This report is based on research conducted in South Africa between 13 October and 12 November 2007, and on research conducted in Zimbabwe between 11 and 19 February 2008.
In South Africa, in-depth interviews with 99 Zimbabweans (56 female and 43 male) were conducted by a Human Rights Watch researcher and by an independent South African legal consultant, students from the University of Cape Town, and staff working with a legal assistance NGO in Pretoria, all of whom worked closely with the researcher. Interviews were conducted in Cape Town, Johannesburg, and Pretoria, and in rural areas close to Cape Town and Pretoria. The locations were chosen because most Zimbabweans in South Africa are believed to live in or near to one of South Africas cities.
Some interviewees were identified one or two days in advance by South African and Zimbabwean civil society groups providing assistance or legal services to Zimbabweans. Others were identified on the day of the interviews by Human Rights Watch. Interviewees were identified and selected by explaining to groups of Zimbabweans that Human Rights Watch wanted to speak with people who had faced difficulties in Zimbabwe relating to food, shelter, employment, health care, and education, and to people who had been affected by Operation Murambatsvina (the 2005 evictions). Interviews were conducted with a wide range of profiles including single men and single women (with and without extended families in Zimbabwe), couples with or without children, married men and women who had left their partners and/or children in Zimbabwe, and female-headed households with and without their children in South Africa. Interviews were conducted individually in confidential settings, in English, and lasted an average of 45 minutes.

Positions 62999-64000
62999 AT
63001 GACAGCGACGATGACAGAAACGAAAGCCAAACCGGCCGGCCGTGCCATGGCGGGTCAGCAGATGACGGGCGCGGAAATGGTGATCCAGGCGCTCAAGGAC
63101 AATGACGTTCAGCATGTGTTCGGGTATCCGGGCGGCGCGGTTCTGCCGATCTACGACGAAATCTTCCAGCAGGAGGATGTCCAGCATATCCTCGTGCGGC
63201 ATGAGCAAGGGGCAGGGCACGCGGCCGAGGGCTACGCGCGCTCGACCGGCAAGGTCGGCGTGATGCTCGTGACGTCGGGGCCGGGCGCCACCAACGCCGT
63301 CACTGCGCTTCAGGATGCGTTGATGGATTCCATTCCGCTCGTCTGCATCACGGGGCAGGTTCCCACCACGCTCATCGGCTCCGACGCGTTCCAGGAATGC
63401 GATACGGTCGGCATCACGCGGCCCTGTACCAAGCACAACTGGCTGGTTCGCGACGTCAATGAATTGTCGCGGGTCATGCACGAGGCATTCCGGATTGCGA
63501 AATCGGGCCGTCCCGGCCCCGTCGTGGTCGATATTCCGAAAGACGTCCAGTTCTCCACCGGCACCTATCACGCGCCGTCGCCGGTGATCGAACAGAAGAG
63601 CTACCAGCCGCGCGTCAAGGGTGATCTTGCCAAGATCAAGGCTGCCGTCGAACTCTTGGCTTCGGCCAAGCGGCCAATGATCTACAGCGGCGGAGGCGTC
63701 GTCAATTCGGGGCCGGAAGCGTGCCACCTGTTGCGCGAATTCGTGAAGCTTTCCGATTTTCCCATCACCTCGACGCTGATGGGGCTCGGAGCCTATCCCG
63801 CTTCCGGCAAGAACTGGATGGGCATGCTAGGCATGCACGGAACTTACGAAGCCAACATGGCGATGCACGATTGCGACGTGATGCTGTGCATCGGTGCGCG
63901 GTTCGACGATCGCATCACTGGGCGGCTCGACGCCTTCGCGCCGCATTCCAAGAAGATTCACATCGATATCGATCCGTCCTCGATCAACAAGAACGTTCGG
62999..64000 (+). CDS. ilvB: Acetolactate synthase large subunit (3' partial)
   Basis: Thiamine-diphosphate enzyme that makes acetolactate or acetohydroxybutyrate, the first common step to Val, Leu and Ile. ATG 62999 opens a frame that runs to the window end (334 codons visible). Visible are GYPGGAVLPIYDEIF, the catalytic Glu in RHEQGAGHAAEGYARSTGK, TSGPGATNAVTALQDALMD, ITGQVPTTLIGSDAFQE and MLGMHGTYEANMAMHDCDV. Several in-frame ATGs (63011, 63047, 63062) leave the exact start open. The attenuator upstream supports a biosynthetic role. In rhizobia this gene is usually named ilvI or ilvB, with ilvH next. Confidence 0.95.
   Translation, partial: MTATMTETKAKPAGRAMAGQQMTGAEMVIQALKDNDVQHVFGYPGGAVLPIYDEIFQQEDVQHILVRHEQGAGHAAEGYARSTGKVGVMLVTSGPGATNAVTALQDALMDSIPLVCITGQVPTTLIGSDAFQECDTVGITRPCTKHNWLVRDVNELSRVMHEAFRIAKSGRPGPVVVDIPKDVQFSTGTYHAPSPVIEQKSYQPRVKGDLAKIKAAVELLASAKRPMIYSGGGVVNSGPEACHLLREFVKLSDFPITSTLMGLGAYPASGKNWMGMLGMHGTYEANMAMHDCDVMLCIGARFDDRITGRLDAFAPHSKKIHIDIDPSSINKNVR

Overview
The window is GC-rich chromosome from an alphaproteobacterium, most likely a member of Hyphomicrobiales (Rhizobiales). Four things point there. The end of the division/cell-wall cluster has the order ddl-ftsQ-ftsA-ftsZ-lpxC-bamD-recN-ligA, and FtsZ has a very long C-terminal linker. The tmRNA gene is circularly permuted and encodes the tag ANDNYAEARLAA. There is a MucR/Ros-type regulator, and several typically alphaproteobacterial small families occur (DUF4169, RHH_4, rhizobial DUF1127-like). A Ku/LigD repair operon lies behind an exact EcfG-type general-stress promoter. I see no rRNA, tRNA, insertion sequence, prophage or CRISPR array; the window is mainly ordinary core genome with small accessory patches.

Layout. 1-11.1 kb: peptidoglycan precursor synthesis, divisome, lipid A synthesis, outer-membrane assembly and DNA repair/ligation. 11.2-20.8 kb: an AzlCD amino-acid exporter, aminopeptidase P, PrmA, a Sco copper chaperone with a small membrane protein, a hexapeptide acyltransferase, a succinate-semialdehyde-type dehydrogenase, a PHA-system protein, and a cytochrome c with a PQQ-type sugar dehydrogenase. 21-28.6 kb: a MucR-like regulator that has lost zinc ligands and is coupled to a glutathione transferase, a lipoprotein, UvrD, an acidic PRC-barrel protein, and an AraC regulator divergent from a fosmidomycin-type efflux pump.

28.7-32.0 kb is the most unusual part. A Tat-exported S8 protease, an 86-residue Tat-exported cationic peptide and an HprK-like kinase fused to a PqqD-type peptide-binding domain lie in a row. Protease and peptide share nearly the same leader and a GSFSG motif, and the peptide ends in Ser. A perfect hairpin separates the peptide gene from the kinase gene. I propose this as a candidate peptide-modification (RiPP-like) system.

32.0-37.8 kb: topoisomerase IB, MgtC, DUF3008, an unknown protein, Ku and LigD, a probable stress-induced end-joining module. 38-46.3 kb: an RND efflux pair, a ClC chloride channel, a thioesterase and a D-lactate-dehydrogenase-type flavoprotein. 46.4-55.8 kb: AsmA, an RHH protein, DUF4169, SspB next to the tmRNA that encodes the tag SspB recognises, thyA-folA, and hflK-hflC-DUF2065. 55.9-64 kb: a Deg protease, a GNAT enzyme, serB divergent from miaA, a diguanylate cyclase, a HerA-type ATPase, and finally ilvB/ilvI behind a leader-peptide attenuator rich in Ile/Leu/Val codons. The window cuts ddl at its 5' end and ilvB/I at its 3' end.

Human Rights Watch conducted a further 28 interviews with government officials, members of the Refugee Appeals Board, UNHCR, South African lawyers, local and international NGOs, and academics.
In Zimbabwe, two Human Rights Watch researchers conducted 26 interviews (18 female and 8 male) with Zimbabweans in Harare and Bulawayo. Interviewees were identified with the assistance of a number of local NGOs providing assistance to people displaced by Operation Murambatsvina and to others in need of social assistance. Interviews were conducted individually in confidential settings and lasted an average of 45 minutes. Almost all were conducted in English, though a small number were conducted in English and Shona using local Shona speakers as interpreters.
In Harare and Bulawayo, Human Rights Watch conducted a further 20 interviews with UN staff and with staff from local and international NGOs.
Human Rights Watch did not publish in the report the names of Zimbabweans who were interviewed because of a fear that the disclosure of their identity might expose them to adverse consequences.